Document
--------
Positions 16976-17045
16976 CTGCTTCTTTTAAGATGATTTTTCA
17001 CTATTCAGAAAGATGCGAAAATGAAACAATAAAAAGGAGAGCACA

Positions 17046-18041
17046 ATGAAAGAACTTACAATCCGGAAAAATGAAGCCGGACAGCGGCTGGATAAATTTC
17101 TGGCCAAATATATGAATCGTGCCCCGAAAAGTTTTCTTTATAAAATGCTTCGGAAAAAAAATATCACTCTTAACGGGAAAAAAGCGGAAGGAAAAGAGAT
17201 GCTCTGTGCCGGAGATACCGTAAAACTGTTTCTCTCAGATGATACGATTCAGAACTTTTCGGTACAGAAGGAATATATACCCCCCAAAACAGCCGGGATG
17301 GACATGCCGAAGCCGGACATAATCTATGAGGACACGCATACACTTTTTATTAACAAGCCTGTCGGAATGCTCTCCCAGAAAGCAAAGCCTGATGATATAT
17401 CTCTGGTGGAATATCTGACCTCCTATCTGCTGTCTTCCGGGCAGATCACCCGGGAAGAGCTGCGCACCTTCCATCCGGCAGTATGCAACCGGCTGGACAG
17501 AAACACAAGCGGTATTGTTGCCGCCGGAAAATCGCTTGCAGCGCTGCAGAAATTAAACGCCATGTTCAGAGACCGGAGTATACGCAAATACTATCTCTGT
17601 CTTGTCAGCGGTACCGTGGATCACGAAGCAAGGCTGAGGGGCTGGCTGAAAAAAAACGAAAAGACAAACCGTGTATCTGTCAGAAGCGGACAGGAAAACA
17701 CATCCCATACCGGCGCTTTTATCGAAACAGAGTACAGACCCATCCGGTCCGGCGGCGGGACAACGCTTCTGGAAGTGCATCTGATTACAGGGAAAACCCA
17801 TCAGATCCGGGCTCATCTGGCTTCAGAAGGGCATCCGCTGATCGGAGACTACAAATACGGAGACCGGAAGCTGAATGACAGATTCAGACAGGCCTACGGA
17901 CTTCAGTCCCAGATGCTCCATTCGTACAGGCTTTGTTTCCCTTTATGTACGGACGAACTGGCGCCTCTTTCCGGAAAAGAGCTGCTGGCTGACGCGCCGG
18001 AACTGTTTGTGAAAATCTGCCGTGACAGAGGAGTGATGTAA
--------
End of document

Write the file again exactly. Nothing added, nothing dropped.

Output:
Positions 16976-17045
16976 CTGCTTCTTTTAAGATGATTTTTCA
17001 CTATTCAGAAAGATGCGAAAATGAAACAATAAAAAGGAGAGCACA

Positions 17046-18041
17046 ATGAAAGAACTTACAATCCGGAAAAATGAAGCCGGACAGCGGCTGGATAAATTTC
17101 TGGCCAAATATATGAATCGTGCCCCGAAAAGTTTTCTTTATAAAATGCTTCGGAAAAAAAATATCACTCTTAACGGGAAAAAAGCGGAAGGAAAAGAGAT
17201 GCTCTGTGCCGGAGATACCGTAAAACTGTTTCTCTCAGATGATACGATTCAGAACTTTTCGGTACAGAAGGAATATATACCCCCCAAAACAGCCGGGATG
17301 GACATGCCGAAGCCGGACATAATCTATGAGGACACGCATACACTTTTTATTAACAAGCCTGTCGGAATGCTCTCCCAGAAAGCAAAGCCTGATGATATAT
17401 CTCTGGTGGAATATCTGACCTCCTATCTGCTGTCTTCCGGGCAGATCACCCGGGAAGAGCTGCGCACCTTCCATCCGGCAGTATGCAACCGGCTGGACAG
17501 AAACACAAGCGGTATTGTTGCCGCCGGAAAATCGCTTGCAGCGCTGCAGAAATTAAACGCCATGTTCAGAGACCGGAGTATACGCAAATACTATCTCTGT
17601 CTTGTCAGCGGTACCGTGGATCACGAAGCAAGGCTGAGGGGCTGGCTGAAAAAAAACGAAAAGACAAACCGTGTATCTGTCAGAAGCGGACAGGAAAACA
17701 CATCCCATACCGGCGCTTTTATCGAAACAGAGTACAGACCCATCCGGTCCGGCGGCGGGACAACGCTTCTGGAAGTGCATCTGATTACAGGGAAAACCCA
17801 TCAGATCCGGGCTCATCTGGCTTCAGAAGGGCATCCGCTGATCGGAGACTACAAATACGGAGACCGGAAGCTGAATGACAGATTCAGACAGGCCTACGGA
17901 CTTCAGTCCCAGATGCTCCATTCGTACAGGCTTTGTTTCCCTTTATGTACGGACGAACTGGCGCCTCTTTCCGGAAAAGAGCTGCTGGCTGACGCGCCGG
18001 AACTGTTTGTGAAAATCTGCCGTGACAGAGGAGTGATGTAA